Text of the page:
From house of worship to home for seven

Detail of the stained glass window above the former altar area.

This weekend’s Spectator featured an inspiring front-page story: Tao Drayton and Andresa Sisson, the new owners of St. John’s Anglican in rural Haldimand, are converting the 130-year-old church into a home for their family of seven.

Exterior of St. John’s Anglican Church in the village of York. Photo: Cathie Coward.
Tao Drayton and Andresa Sisson walk through a section of the cemetery that they now administer. Photo: Cathie Coward.

From J.P. Antonacci’s article:

“The workmanship that would go into a building like this now would be substantial, let alone 130 years ago,” Drayton said.

Located steps from the Grand River on an acre of green space, the church closed in 2008 due to dwindling attendance, with parishioners finding new spiritual homes in nearby Caledonia and Cayuga.

Despite sitting idle since then, the space still casts a spell.

“There’s a certain smell of a church. There’s a quietness. You don’t hear the road,” Sisson said. “And it was well-loved. So calm. The ceiling and the light and the openness was just magic.”

Drayton, a contractor, had always dreamed of living in a converted church.

But that was out of the question.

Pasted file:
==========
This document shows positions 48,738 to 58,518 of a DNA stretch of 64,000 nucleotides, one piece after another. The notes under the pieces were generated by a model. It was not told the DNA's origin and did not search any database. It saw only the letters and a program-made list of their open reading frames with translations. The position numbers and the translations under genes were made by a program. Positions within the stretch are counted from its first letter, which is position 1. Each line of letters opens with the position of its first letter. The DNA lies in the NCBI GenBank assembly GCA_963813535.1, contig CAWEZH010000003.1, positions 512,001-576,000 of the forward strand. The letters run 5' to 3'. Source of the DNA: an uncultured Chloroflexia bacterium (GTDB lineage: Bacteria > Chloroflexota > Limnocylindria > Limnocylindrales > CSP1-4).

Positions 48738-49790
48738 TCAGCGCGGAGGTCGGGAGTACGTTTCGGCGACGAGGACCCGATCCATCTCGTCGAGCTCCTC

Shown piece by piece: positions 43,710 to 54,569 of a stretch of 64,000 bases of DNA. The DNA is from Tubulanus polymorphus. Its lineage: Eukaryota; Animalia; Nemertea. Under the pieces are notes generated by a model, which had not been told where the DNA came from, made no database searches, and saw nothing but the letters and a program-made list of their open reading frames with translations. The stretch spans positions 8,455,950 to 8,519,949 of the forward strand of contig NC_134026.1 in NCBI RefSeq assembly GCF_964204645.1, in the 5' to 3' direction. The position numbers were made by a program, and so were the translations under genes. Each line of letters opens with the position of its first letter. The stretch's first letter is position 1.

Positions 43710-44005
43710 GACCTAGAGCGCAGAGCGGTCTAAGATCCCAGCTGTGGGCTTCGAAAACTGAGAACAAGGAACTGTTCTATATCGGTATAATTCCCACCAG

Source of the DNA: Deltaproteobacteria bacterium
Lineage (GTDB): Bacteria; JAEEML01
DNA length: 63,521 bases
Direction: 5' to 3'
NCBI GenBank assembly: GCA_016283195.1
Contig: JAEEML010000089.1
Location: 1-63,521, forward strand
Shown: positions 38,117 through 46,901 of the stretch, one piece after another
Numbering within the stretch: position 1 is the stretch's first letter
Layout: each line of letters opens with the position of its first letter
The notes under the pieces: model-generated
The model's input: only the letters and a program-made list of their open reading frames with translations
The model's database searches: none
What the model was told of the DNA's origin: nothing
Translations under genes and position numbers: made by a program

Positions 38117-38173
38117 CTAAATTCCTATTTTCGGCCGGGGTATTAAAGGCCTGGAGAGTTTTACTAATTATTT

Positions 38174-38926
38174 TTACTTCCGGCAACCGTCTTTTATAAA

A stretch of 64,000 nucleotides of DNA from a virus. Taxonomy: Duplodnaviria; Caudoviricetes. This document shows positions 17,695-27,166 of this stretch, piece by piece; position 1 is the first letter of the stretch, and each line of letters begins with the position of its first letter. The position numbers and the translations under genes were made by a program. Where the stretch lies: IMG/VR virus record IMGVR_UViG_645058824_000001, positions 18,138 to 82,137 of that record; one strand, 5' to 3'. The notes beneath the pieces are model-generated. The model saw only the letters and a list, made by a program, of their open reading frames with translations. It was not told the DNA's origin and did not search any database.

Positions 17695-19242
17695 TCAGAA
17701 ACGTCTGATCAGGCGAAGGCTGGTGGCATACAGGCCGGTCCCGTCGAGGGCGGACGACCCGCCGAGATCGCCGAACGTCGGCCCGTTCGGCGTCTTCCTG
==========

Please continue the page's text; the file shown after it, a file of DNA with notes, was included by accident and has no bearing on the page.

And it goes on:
“Don’t even say it,” Drayton said, recoiling at the suggestion.

“This is over 100 years of people’s goals and prayers and love,” Sisson added. “So much happened here.”

Spectator print edition: “A village church resurrected” (March 5, 2022, A1, A8–9) | online: “A village church resurrected: Toronto family turning shuttered Haldimand County place of worship into home”

The Hamilton Spectator (est. 1846) is published by Metroland Media Group, a division of Torstar.

Photos: Cathie Coward.

Tao Drayton and Andresa Sisson in the church they have purchased to convert to their home in York. Photo: Cathie Coward.
The large stained glass window at the back of the church. Photo: Cathie Coward.
Andresa stands at the island in their partially constructed kitchen. Tao, who has his own renovation business, found the large kitchen at a Habitat for Humanity ReStore and is adapting it for their new home. Photo: Cathie Coward.
Tao and York resident Mike Kolne who is a volunteer grounds keeper for the cemetery that they now administer. Photo: Cathie Coward.
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